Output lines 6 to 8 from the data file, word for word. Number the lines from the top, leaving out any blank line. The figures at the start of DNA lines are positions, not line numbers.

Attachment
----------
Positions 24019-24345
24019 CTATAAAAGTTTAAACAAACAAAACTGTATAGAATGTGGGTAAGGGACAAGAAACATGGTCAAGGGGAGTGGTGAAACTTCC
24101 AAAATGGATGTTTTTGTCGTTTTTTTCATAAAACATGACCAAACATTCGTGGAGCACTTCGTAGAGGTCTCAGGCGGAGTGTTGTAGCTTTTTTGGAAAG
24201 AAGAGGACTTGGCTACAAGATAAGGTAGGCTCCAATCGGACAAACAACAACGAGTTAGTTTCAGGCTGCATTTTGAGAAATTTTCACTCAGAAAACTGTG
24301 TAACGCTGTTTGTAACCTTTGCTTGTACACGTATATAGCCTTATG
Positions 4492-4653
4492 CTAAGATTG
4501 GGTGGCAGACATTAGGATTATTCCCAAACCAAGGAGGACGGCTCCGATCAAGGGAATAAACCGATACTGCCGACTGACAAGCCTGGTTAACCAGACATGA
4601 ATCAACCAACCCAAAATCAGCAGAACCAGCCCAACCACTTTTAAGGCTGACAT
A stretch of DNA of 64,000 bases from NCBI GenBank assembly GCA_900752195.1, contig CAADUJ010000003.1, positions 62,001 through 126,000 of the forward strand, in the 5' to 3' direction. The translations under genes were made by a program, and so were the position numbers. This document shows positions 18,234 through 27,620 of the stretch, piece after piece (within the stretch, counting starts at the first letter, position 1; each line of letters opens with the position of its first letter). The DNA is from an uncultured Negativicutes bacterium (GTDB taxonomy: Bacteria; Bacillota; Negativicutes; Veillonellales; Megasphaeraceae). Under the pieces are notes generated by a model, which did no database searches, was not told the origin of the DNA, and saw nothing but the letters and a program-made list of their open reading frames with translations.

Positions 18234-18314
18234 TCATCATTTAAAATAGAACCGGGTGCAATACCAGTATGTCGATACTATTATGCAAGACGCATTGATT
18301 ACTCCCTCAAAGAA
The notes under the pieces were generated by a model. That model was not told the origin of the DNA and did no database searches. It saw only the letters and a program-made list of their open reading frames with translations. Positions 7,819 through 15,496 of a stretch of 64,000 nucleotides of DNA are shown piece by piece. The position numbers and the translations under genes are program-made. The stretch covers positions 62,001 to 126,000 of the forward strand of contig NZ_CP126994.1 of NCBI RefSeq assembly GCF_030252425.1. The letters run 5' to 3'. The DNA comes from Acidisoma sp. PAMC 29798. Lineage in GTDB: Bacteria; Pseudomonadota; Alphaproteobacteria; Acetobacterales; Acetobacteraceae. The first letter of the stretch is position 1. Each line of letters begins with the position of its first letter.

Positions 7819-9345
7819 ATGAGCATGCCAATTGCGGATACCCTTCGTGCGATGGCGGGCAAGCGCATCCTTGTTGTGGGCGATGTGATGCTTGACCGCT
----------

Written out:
Positions 4492-4653
4492 CTAAGATTG
4501 GGTGGCAGACATTAGGATTATTCCCAAACCAAGGAGGACGGCTCCGATCAAGGGAATAAACCGATACTGCCGACTGACAAGCCTGGTTAACCAGACATGA